Innumerable reports of the repression by blood and fire of the Intifada were for years seen by millions of TV viewers the world over, yet Lanzmann couldn't spare five minutes in a five-hour film to show the Israeli army doing this job: no bones are broken at the orders of then-¬Defense Minister Yitzhak Rabin in the early days of the Uprising; no youths and children are shot at short range; the local population is not humiliated; no houses of the families of suspects are destroyed or sealed, no public institutions closed; there are no expulsions or collective punish¬ments, like protracted curfews; no censorship, no military courts serving the Occupation.

Imaginary Scenario

In this film, as we have noted, the events and the human landscape are cre¬ations of Lanzmann's imagination. Yet some 100,000 Palestinians went through Israeli prisons during the Intifada, without passing across the screen even for a few moments. In June, 1994, Israel TV screened an excel¬lent documentary by Rami Levi on the torture of Palestinians, with evi¬dence by the tortured and the torturers alike. Had Lanzmann wanted, he could have obtained similar evidence. He didn't do so because it would have upset the imaginary scenario which he was projecting.
Only Israelis speak, hardly any Palestinians. We hear briefly from one Palestinian who is a worker going to Israel to make a livelihood for his ten chil¬dren, with Lanzmann, accompanied by a military governor, asking him why he has so many children instead of using birth control. As historian and critic Tom Segev noted in Ha'aretz, Lanzmann could win an Oscar for bad taste.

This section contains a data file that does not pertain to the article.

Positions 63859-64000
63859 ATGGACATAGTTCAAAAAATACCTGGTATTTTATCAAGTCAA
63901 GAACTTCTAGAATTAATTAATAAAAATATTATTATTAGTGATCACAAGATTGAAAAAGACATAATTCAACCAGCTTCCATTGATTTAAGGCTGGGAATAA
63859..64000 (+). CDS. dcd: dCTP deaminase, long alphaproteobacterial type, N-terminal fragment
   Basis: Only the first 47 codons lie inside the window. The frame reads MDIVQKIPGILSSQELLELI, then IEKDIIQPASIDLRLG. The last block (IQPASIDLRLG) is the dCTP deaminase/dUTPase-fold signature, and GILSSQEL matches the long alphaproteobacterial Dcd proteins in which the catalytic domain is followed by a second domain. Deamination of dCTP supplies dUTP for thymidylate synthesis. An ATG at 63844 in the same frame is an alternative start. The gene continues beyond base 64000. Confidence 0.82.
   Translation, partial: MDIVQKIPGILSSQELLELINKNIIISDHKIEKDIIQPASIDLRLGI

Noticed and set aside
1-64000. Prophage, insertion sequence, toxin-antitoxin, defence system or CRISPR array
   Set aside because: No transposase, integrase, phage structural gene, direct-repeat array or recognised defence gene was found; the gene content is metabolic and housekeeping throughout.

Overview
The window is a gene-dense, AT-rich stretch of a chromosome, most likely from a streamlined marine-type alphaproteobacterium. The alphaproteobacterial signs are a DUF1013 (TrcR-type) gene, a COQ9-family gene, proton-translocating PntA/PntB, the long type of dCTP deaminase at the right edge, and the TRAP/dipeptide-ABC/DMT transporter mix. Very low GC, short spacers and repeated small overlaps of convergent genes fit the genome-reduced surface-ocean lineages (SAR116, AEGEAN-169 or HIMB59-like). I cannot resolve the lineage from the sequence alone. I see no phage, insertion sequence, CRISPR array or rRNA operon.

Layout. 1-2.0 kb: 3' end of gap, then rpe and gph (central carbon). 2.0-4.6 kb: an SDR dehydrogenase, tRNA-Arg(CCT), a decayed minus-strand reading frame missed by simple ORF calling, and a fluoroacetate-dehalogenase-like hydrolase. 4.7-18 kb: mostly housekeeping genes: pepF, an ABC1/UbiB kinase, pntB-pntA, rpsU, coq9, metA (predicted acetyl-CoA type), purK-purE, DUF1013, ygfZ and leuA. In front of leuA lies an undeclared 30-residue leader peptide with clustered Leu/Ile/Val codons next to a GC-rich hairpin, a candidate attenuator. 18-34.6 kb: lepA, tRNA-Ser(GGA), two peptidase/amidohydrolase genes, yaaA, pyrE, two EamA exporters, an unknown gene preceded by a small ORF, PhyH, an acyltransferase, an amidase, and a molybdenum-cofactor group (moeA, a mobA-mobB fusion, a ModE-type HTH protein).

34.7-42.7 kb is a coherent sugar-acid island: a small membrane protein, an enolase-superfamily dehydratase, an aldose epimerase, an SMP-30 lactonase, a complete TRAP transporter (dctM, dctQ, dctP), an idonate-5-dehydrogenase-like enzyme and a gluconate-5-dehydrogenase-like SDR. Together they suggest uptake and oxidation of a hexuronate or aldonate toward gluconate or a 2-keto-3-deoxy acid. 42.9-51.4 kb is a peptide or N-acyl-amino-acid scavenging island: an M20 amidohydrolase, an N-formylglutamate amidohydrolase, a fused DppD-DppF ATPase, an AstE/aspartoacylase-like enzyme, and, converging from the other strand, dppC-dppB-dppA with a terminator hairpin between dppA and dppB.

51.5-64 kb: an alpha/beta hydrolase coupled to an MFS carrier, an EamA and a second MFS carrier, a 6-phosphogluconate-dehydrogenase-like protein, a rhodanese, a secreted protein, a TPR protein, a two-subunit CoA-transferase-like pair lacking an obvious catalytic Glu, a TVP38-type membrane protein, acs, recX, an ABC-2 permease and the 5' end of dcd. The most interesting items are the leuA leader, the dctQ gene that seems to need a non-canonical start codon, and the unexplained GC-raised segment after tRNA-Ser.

A Jewish settler in the territories, Uri Ariel, gets a hug and is another big talker. "The Arabs have built nothing, we are building," he says, while in the background we see Palestinians working in construction sites in his settle¬ment in order to earn a living in a society where employment possibilities for the local population is limited. There is hardly a hint about the question of how, with the help of the army, the occupied is dispossessed of his land.

Remote from the Reality

Another Palestinian who manages to get in a few words is seen crossing Allenby Bridge from Jordan to the Occupied Palestinian Territories. He complains that the process of crossing is drawn out and we see his posses¬sions closely searched and disarranged. One gets an impression of nor¬malization but here, as elsewhere, the film distorts the reality. Having received permission to film such a delicate subject, Lanzmann should have revealed the truth about the ugly Israeli at Allenby Bridge. When I served in the reserves for three weeks at the Bridge some ten years ago, I was wit¬ness to endless acts of brutality and insults meted out daily by some of the soldiers there. Nothing of this sort is to be seen in the film.